FOCUS: YOUTH MARKETING - It’s time to look for a new channel/The death knell is beginning to toll across Europe for TV advertising aimed at kids, and PR people are coming up with more innovative methods of marketing to the under-12s. Lexie Goddard

Last month, the grey-suited bosses of UK toy companies, kids’ TV channels and publishing houses took a trip to Legoland. Amid the rides and games they discussed the serious business of marketing to children at a conference on the subject. One issue was taken particularly gravely: the threat of a pan-European ban on television advertising to under-12 year-olds.

Last month, the grey-suited bosses of UK toy companies, kids’ TV

channels and publishing houses took a trip to Legoland. Amid the rides

and games they discussed the serious business of marketing to children

at a conference on the subject. One issue was taken particularly

gravely: the threat of a pan-European ban on television advertising to

under-12 year-olds.

As companies targeting the kids’ market and their lobbying firms are

only too aware, Sweden is hoping to use its 2001 EU presidency to do

just that.

Advertisements aimed at children are already banned in Sweden, and

Denmark is close behind, although several channels bypass the

regulations by broadcasting from London, like Nickelodeon’s Nordic


But it’s not just the Scandinavians who disapprove of the practice:

Greece has outlawed ads for toys, and Poland and Ireland are considering

increasing restrictions during kids’ programmes.

Understandably the issue is causing a few furrowed brows in the

boardrooms of toy makers, food companies and broadcasters who rely

heavily on ads to fund their children’s programmes.

One organisation fiercely opposed to a ban is Toy Industries of Europe

(TIE), a Brussels-based lobbying body whose members include the British

Toy and Hobby Association, and individual toy giants Hasbro, Lego and


’For toy companies, TV advertising is still the most efficient marketing

communications tool,’ explains Stephen Luiten, director of the lobbying

firm European Strategy which is fighting in TIE’s corner. ’Toys need to

be demonstrated, and young children can’t read, which cuts out press

advertising or direct mail, so TV is the ideal medium. Distributors also

demand TV advertising support.’

Opinions are divided over Sweden’s chances of success. While he

acknowledges the subject ’is now an issue’ in Brussels, Luiten is

sceptical Sweden will succeed in persuading all EU nations to pass a

pan-European ban.

Instead, he predicts, the Swedes will settle for preventing overseas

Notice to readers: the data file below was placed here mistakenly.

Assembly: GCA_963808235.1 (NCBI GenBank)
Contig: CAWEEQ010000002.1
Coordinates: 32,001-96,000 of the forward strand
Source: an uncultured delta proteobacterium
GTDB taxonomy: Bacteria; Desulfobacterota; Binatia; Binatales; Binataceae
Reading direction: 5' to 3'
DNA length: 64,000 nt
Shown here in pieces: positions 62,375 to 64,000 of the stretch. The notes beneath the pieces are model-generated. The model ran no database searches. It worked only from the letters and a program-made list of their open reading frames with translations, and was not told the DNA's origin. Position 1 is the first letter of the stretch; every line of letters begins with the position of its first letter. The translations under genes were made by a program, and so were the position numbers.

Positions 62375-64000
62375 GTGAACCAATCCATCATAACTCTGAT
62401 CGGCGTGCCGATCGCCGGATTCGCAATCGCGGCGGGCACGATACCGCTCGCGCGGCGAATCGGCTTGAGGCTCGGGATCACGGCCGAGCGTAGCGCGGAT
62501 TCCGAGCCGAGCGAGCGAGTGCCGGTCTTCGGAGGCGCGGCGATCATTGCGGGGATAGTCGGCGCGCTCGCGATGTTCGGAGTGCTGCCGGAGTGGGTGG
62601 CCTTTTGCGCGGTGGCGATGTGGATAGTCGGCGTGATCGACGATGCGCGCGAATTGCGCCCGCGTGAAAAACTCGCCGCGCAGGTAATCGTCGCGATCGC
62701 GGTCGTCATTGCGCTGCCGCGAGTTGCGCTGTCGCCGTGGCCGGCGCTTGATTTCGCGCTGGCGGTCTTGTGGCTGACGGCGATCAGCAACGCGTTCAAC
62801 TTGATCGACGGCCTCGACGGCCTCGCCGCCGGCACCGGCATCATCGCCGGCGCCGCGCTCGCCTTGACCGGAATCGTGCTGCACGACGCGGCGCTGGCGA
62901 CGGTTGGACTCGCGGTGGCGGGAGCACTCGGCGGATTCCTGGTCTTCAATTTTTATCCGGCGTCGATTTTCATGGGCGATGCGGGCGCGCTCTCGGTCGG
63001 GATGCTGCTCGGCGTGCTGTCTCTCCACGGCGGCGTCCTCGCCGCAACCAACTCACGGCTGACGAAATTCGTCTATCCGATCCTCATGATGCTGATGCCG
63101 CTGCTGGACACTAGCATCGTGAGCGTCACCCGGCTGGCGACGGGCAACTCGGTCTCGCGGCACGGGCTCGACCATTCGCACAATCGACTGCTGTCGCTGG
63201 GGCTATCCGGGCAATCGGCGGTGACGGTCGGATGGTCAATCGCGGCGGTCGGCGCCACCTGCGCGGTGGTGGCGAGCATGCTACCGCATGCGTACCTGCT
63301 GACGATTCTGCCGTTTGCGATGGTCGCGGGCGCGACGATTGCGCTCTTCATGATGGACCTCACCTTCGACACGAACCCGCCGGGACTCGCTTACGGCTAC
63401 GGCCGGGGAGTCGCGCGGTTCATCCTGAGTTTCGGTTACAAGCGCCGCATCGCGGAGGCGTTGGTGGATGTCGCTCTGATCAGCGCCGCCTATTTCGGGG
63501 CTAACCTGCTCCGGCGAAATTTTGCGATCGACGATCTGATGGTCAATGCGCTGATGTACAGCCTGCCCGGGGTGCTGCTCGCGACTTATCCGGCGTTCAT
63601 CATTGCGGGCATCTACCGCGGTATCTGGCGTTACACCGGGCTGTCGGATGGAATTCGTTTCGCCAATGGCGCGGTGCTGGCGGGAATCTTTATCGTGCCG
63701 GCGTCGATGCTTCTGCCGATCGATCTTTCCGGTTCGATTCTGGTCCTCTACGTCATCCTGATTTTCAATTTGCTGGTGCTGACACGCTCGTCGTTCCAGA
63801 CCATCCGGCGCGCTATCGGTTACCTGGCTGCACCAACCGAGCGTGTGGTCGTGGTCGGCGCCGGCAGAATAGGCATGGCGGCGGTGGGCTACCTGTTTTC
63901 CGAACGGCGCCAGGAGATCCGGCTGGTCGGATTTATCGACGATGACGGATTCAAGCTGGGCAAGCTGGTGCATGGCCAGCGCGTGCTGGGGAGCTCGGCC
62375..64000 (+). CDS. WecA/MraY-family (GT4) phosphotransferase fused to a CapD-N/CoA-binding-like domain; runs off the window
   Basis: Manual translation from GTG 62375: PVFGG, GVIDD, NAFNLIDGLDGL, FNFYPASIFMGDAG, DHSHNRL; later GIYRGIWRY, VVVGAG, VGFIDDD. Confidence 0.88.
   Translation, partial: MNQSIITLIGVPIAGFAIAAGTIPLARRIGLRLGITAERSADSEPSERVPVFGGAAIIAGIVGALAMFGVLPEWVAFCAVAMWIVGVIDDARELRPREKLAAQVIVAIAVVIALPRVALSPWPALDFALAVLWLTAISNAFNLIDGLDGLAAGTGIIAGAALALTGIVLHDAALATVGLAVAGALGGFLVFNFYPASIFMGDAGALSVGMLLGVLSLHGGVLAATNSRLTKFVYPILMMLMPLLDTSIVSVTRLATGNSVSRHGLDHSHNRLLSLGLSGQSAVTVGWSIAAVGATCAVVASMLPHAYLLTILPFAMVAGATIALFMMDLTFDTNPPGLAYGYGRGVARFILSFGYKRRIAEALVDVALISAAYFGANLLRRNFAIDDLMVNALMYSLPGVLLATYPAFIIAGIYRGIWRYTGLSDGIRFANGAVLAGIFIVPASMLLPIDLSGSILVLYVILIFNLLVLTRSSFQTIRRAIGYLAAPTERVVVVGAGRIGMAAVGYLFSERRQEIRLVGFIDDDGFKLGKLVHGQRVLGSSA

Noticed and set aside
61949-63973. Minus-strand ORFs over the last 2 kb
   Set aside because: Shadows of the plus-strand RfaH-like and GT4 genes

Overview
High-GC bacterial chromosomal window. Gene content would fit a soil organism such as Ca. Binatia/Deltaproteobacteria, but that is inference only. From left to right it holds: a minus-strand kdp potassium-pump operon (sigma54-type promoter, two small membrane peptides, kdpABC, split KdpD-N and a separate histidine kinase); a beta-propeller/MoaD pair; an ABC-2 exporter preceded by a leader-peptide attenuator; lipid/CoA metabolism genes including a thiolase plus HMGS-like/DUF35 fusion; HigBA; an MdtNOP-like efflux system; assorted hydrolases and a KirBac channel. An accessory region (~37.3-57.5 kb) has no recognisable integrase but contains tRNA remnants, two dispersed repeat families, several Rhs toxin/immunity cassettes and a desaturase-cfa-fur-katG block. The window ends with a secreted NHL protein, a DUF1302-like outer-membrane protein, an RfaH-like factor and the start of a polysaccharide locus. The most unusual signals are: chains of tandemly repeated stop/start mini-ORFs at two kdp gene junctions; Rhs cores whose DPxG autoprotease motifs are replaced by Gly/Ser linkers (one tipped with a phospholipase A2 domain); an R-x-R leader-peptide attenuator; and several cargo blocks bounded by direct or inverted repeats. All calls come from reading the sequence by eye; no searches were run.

broadcasters from airing adverts in Sweden. ’UK broadcasters might have

to comply with Swedish law but I can’t see how Sweden could pass a

Europe-wide ban,’ he says.

But Joanna McDwyer, associate director of EPPA (European Public Policy

Advisers), who spoke on the subject at Miller Freeman’s Legoland

Marketing to Children conference, disagrees. She says it could happen,

but that Sweden won’t be able to do it alone, or overnight.

But if advertising to children is banned, companies in this market will

have to think more laterally about getting their messages across,

relying more on clever PR, as has been shown in Sweden.

John Ahlmark, senior account director at Jerry Bergstrom PR, which

handles PR for Nickelodeon, says most Swedes are fiercely opposed to

advertising to kids.

Mats Fogelberg, a partner at Stockholm agency Rikta, agrees: ’It’s a

very emotional subject. The Swedish feel strongly that you shouldn’t do

it.’ This sensitivity means that rather than running overt large-scale

publicity drives to compensate for the lack of advertising, PR agencies

have to tread very carefully to ensure they please children and their


Rikta’s kiddie accounts include the Hasbro construction toy brand K’NEX,

Walt Disney and Hasbro Interactive. For Disney, Rikta teamed up with

UNESCO to organise a competition asking children to write about and draw

their imaginary school of the future. The winner won a trip to

Disneyland. For K’NEX the agency sponsors exhibitions at museums, and

held building competitions using K’NEX at Stockholm’s annual Water


Rikta, which also handles Levi’s and Polaroid, does plenty of product

sampling. It ensures Polaroid cameras or Levi’s jeans are distributed to

the ’right people at the right parties’ in the absence of advertising,

in the belief that a young adult icon wearing the product will work


’Kids look up to older kids,’ says Fogelberg.

They also look at their friends. In fact, research has shown peer

pressure to be a far stronger persuader than adverts. Neither of those

recent best-selling toys, the yo-yo or the Furby, was advertised.

’We’ve conducted research on the affect advertising toys has on

children,’ says Adrian Wheeler, chief executive of GCI Group, which

works for UK industry body the British Toy and Hobby Association.

’Advertising has a minimal affect on children’s awareness of what toys

are available. The most important factor is peer pressure or kids seeing

what their chums have. The second is how the product is displayed in

shops. Advertising comes a poor third.’

If this is true then perhaps PR is better suited to marketing children’s

products than advertising. Addie Churchill, managing director of Talk

Loud PR, thinks so. Talk Loud lists Disney Interactive, Hasbro

Interactive and Polygram Universal among its kiddie accounts. Churchill

believes a few words from a child’s TV hero beats advertising hands


’An endorsement by Zoe Ball or Jamie Theakston is far more powerful and

direct than a 20 second ad on The Bigger Breakfast,’ she says. ’Kids are

not advertising literate. They are basically into watching


They don’t care about the ads.’ Churchill also thinks sponsorship and

sales promotion could become more popular in the face of a ban. School,

however, is out - at least in terms of blatant marketing tactics like

branded schoolbooks. ’I think it’s verging on the immoral,’ she


’We have to allow children a certain amount of innocence.’

Others believe parents are the answer. For Chris Ward, father of a three

year-old, and managing director of the youth communications outfit

Beatwax, it makes perfect sense. ’Most parents of five- to